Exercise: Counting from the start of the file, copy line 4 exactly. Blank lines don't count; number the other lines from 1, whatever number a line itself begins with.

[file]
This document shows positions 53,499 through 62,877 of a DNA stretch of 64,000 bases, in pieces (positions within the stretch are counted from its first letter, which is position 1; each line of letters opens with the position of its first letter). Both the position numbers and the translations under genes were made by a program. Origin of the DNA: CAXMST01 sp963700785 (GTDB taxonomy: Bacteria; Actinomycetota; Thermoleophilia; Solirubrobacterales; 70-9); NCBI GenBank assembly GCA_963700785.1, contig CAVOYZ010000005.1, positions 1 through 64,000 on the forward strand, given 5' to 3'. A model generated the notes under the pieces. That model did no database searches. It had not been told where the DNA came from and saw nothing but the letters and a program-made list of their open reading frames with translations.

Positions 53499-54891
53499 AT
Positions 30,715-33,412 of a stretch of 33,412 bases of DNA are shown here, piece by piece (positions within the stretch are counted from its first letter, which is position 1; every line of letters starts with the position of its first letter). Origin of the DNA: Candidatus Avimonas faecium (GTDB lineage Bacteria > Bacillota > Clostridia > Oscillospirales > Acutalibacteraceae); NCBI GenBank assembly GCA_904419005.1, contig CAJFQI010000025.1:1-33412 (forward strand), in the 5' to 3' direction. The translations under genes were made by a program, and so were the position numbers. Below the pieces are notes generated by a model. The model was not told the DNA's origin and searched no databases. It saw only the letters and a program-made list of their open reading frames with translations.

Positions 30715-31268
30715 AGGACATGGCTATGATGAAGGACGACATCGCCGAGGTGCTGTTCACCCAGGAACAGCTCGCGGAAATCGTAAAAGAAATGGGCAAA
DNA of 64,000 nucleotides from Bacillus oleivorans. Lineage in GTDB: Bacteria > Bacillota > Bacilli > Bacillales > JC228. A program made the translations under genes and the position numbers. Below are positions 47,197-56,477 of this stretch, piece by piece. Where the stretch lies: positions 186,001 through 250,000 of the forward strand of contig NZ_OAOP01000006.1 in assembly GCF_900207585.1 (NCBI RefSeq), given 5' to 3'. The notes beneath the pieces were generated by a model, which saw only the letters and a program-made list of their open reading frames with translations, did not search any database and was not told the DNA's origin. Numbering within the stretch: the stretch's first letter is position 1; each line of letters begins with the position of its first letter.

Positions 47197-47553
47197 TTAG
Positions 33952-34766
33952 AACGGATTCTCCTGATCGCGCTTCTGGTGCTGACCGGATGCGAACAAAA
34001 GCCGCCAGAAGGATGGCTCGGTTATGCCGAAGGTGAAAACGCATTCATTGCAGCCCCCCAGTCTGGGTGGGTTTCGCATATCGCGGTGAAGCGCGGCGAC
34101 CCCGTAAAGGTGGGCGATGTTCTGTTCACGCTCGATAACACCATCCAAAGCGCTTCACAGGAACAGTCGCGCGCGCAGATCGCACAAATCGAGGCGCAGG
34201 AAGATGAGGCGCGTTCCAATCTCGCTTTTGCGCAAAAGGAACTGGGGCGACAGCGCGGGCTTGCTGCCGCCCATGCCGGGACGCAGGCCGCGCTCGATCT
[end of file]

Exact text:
Positions 30,715-33,412 of a stretch of 33,412 bases of DNA are shown here, piece by piece (positions within the stretch are counted from its first letter, which is position 1; every line of letters starts with the position of its first letter). Origin of the DNA: Candidatus Avimonas faecium (GTDB lineage Bacteria > Bacillota > Clostridia > Oscillospirales > Acutalibacteraceae); NCBI GenBank assembly GCA_904419005.1, contig CAJFQI010000025.1:1-33412 (forward strand), in the 5' to 3' direction. The translations under genes were made by a program, and so were the position numbers. Below the pieces are notes generated by a model. The model was not told the DNA's origin and searched no databases. It saw only the letters and a program-made list of their open reading frames with translations.